Founder and CEO TruRating
Blogger
Share this content

Fake news? Isn’t it time we addressed fake reviews

5th Oct 2017
Founder and CEO TruRating
Blogger
Share this content

For businesses, receiving a good review can be worth its weight in gold – however, receiving a bad review can quickly lead to serious consequences, and a hit to the bottom line. Alarming then 99% of the content from online review websites are written by one percent of the users – as the rest don’t have the time or the inclination to log on and write a review. Businesses counting on these sites for feedback are subsequently reliant on the mercy of the feedback left – which contains both genuine and fake reviews that they have little to no control over.

The rise of fake reviews has grown exponentially over the years as has the difficulty for consumers being able to distinguish between a real or fake one. It’s an issue that has progressively worsened with the rise of robots using artificial intelligence to create very realistic customer reviews and marketing agencies offering to reviews creation as part of their service. So how then can businesses maintain control over their reputation and counteract any negative fake reviews?

Taking control

There are some simple and effective ways companies can counteract these negative influences, and take control over their online image and reputations. The first way is to learn how to spot a fake review. Fortunately, there are usually a few telltale signs that a review is fake. This includes accounts that only review once, leave multiple stellar reviews for different products or limit their reviews to only one brand. These can be reported and removed at the discretion of the reviewing platform.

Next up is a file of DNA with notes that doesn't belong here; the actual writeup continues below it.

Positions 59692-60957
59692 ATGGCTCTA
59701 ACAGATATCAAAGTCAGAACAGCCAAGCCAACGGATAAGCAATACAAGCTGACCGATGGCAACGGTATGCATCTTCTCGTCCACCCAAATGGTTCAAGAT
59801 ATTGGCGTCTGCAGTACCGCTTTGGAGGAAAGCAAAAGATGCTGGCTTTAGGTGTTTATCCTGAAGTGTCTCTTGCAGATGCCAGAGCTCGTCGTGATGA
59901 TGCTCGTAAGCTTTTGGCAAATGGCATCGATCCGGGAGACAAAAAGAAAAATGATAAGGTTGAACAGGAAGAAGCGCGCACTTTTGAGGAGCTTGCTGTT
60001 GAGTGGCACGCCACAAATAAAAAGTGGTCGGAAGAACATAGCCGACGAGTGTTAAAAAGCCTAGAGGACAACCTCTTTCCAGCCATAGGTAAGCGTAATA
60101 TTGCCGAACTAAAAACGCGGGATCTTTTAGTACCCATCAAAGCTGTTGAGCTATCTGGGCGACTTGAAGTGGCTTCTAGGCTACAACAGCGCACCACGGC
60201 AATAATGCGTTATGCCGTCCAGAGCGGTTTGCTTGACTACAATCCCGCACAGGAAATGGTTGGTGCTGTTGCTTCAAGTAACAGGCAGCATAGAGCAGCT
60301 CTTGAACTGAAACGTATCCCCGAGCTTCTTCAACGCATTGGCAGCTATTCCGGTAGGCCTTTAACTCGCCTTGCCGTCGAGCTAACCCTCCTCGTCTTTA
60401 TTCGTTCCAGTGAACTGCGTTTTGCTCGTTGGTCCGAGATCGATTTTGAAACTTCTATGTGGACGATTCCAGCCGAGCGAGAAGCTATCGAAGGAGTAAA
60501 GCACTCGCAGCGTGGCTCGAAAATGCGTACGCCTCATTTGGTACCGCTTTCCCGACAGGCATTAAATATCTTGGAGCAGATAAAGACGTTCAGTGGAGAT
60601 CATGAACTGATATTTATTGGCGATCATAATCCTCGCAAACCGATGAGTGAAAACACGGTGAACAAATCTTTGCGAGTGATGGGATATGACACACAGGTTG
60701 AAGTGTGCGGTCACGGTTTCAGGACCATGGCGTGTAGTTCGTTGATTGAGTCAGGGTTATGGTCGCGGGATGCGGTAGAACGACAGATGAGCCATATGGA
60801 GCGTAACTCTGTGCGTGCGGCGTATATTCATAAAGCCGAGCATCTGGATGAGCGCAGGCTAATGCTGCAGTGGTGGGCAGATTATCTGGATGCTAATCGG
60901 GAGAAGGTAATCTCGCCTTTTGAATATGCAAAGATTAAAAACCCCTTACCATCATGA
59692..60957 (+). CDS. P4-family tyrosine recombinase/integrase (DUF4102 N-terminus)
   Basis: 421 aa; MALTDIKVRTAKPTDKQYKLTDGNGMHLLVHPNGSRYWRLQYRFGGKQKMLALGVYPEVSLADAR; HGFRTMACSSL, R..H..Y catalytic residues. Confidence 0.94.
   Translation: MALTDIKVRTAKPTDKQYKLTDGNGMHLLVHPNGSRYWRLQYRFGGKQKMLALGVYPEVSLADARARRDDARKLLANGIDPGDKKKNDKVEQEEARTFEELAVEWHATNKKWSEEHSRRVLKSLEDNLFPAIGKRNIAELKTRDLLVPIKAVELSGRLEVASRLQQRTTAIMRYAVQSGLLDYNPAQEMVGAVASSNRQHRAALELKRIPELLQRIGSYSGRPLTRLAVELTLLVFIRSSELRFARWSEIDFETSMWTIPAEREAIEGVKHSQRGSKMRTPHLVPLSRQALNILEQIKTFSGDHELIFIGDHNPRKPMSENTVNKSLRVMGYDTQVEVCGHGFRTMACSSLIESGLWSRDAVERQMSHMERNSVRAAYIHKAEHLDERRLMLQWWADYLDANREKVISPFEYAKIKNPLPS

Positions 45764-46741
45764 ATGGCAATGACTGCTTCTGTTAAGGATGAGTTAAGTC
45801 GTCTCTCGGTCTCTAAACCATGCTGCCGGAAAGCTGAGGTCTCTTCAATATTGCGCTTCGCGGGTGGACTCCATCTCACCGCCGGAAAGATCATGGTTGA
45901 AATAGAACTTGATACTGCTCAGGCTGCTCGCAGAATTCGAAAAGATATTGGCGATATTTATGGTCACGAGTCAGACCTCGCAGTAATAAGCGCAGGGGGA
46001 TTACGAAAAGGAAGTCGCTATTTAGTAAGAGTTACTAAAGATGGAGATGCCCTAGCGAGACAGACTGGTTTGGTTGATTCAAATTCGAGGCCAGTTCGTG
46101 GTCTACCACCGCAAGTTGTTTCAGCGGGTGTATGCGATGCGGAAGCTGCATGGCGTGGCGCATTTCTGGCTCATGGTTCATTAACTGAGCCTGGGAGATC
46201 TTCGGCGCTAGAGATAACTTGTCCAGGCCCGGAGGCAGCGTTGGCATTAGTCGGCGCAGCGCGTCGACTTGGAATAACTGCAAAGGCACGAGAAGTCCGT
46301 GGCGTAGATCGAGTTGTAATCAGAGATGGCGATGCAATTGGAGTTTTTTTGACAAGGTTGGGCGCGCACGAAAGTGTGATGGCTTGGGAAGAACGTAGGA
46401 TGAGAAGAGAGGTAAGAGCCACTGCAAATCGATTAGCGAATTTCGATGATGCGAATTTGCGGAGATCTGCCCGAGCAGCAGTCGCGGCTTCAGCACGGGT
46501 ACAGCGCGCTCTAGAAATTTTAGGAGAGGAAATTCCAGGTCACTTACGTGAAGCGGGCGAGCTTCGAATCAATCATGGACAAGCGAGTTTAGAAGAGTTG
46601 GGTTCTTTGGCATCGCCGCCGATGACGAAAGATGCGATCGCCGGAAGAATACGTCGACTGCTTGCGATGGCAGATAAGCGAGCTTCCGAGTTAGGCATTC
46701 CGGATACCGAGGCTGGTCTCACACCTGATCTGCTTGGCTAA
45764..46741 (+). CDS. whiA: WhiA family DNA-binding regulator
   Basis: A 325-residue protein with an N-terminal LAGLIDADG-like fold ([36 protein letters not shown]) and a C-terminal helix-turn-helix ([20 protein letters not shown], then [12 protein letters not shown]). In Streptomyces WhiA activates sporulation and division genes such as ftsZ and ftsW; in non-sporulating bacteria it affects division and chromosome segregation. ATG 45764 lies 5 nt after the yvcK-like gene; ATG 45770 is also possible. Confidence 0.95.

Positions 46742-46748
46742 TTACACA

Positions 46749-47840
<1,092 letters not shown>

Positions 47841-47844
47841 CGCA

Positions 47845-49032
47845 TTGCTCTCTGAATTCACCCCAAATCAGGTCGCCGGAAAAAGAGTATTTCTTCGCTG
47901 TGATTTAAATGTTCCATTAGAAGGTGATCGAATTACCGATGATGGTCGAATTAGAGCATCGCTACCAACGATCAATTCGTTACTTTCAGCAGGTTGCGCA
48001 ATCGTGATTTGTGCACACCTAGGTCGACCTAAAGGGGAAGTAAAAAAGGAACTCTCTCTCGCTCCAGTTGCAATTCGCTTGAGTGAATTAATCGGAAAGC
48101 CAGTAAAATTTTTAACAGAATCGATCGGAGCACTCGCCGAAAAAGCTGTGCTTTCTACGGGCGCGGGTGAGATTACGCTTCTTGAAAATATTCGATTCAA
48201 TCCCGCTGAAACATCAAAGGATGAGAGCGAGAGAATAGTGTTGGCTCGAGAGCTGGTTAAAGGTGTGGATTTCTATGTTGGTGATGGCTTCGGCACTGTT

To tackle genuinely bad reviews, it’s important for businesses to recognise where they’ve failed the customer and aim to make improvements by using it as a springboard. It can also help instill a greater sense of respect and trust in customers if you respond to both negative and positive reviews on each platform, for any failings on your part, or thanking positive reviewers for their custom. Of course, the best way to combat negative reviews is to learn exactly what your customers want using a strong internal data collection process – a process that until recently has been very costly, difficult to integrate and data mine.

In today’s highly competitive market however, the time is now to put the customer first and really get to grips with their needs and wants – and importantly to respond to that. Businesses that understand the value of doing so will gain valuable insight into what impresses and disappoints customers. This can all be achieved by collecting in genuine paying customer feedback at the point of payment – which not only removes the risk of fake feedback, but also engages customers who may be happy, but who wouldn’t usually take the time to review, giving the business a more complete overview of its performance.

We feel that businesses have reached the point where they need to take back control over reviews. Don’t you?

 

Replies (0)

Please login or register to join the discussion.

There are currently no replies, be the first to post a reply.